Microsoft Outlook and IBM Verse :: On the iPhone

by Volker Weber

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Most people just use the native iOS apps for mail, calendar and contacts. But there are in fact a lot more clients. I just want to briefly talk about two from Microsoft and IBM. And I am not going to compare them.

Outlook first. Microsoft did not build it. They bought Acompli who built it. And it quite frankly is the best mail client on the iPhone, even for Gmail. It works with O365, Outlook.com, Exchange, Gmail, Yahoo Mail, iCloud and any IMAP server out there. And it works with IBM Traveler because it behaves like an Exchange Server. Surprise! You can have a really good mail, calendar, contacts client for IBM Notes & Domino. Caveat emptor: Accompli has built a client/server app, where the server is on AWS (Amazon). There is two ways to look at it: great, because it can deliver email right now through push, without having to keep a TCP port open. Or bad, because ... NSA. These two views explain, why the ratings in the app store are so different between the US and Germany.

IBM Verse, the client, not only works with IBM Verse, the service, but also with your own Domino Server, if it runs the latest version of Traveler. Try it out, and then tell IBM what you think about it. That is really, really necessary. It has only 14/28 (latest/all) ratings in the US, and 0/9 in Germany, compared to 91/16906 and 13/1770 for Outlook.

Comments

Outlook is great.
However, on my iPad it says "mail refreshed", does not report any errors, but still displays 2 months old messages only.

Any hint is welcome...

Stipe Sumic, 2015-10-26 14:12

"And it quite frankly is the best mail client on the iPhone, even for Gmail."

Can you elaborate more, please?
(Is it just the instant push of a message?)

Matthias Welling, 2015-10-26 14:24

You have to try it. It's very powerful and easy to use, at the same time. It has transparent access to OneDrive, Dropbox, Box and Google Drive for instance. You can very quickly triage messages (archive, schedule, delete, mark, flag, move) with simple swipe gestures. It has a focussed inbox for important messages. The list goes on and on.

Volker Weber, 2015-10-26 14:54

We just left Notes for O365 and I thought that the Outlook client was the one everyone is using and to my sure price most if not all M.S Gurus use the build in mail client in android phones and the reason is : Outlook is a resource hog , it will take a fully charged Phone in less then 6 hours easy. Bonus: you get better looking calendar.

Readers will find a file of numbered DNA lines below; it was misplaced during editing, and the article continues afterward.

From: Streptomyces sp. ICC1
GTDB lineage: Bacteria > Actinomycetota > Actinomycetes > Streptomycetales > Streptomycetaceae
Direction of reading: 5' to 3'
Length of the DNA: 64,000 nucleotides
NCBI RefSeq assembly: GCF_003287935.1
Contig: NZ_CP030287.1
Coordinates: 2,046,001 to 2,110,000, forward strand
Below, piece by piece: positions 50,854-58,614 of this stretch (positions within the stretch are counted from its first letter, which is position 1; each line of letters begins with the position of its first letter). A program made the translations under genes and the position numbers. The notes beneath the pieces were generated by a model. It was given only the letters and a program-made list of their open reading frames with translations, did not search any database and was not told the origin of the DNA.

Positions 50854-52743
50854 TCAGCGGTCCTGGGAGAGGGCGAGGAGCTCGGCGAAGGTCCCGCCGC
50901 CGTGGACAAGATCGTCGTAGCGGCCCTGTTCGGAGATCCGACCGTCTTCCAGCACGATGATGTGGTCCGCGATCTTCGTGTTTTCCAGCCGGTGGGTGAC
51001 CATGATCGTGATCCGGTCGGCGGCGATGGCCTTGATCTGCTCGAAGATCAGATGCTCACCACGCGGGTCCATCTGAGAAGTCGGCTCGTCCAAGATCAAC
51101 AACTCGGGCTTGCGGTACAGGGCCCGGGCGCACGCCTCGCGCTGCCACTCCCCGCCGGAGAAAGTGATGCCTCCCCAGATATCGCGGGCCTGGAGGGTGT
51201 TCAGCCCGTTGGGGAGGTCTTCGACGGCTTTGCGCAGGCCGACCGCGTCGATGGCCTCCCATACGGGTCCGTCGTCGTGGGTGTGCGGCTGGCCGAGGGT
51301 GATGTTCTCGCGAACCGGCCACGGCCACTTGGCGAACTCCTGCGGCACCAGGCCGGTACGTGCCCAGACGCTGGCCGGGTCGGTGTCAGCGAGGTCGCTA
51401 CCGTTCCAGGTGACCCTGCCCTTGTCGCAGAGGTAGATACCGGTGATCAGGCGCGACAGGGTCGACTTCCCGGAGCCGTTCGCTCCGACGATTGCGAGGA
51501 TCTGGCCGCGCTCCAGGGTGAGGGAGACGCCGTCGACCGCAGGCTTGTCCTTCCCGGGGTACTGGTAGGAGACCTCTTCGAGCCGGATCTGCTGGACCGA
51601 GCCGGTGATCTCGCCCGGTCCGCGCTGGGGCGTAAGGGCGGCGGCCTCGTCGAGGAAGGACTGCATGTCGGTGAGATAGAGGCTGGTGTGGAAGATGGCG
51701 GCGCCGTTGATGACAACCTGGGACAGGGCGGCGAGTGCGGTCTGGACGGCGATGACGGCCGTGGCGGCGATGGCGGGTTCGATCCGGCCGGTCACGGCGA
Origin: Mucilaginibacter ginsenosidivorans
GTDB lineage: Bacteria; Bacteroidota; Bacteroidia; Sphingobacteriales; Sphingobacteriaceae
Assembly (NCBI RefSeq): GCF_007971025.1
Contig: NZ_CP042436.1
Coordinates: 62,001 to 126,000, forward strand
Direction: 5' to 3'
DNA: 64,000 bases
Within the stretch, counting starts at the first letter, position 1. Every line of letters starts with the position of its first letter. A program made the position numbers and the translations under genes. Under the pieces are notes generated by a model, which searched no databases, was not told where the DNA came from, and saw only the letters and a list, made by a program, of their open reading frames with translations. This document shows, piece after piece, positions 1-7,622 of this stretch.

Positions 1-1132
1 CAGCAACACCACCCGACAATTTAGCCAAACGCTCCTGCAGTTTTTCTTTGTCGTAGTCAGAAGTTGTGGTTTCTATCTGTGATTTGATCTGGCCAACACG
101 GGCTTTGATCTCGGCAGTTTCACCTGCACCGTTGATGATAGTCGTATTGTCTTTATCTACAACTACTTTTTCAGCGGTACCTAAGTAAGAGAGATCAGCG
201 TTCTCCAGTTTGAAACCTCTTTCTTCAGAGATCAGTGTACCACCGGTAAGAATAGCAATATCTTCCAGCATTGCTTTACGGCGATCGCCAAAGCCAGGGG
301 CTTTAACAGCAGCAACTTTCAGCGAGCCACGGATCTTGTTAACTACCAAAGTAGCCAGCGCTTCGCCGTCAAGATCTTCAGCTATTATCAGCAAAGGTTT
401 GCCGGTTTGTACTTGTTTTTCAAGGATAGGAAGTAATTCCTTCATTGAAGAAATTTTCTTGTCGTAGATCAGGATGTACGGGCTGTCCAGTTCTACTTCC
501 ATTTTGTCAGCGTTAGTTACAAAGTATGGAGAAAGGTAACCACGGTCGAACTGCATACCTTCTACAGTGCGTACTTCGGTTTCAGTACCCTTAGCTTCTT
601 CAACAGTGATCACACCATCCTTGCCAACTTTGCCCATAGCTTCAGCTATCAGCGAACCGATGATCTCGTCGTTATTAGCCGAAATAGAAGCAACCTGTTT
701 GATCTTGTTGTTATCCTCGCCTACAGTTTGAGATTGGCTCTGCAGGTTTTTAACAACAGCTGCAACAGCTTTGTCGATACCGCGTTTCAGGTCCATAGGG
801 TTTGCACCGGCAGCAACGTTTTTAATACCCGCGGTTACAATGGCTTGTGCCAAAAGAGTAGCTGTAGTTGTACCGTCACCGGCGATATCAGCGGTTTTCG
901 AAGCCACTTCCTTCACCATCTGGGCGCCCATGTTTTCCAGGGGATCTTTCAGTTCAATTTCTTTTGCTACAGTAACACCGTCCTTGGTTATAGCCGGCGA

Palmi lord, 2015-10-26 15:15

Not talking about Android here. In iOS it behaves rather nicely.

Volker Weber, 2015-10-26 15:19

I love the Outlook app on iOS. And if you have not done so far, try Wunderlist as well.

Ingo Seifert, 2015-10-26 15:51

Wunderlist works well for people who cannot fit their todo list inside their brain. ;-)

Volker Weber, 2015-10-26 16:28

Thanks for your answer Volker.

I'm right now not ready to put my email data onto another server than my clients and my email provider. (I'm a german, duh!)

But I will have this provider in the back of my mind when I think I need a more powerful email client on my mobile phone. Then I reconsider.

Matthias Welling, 2015-10-26 16:32

Yup. We don't know how it works, but it has to be bad.

Volker Weber, 2015-10-26 16:36

...or who have just too many todos ;)...

Ingo Seifert, 2015-10-26 16:54

"Offers Apple Watch App"

Bruce Elgort, 2015-10-26 21:24

Has somebody checked in the last time, if the findings of René Winkelmeyer still apply to the Outlook app?

Warning – Microsofts Outlook app for iOS breaks your company security
https://blog.winkelmeyer.com/2015/01/warning-microsofts-outlook-app-for-ios-breaks-your-company-security/

Peter Meuser, 2015-10-26 21:32

I LOVE it when an admin freaks out. Let's just remember how you can easily collect user credentials. Just present this form:

Please log in

User ID:
Password:

[Submit]

In the end, it's q question of (a) trust and (b) competence. I trust that Microsoft has more competence to safeguard my data than I have.

Volker Weber, 2015-10-26 21:51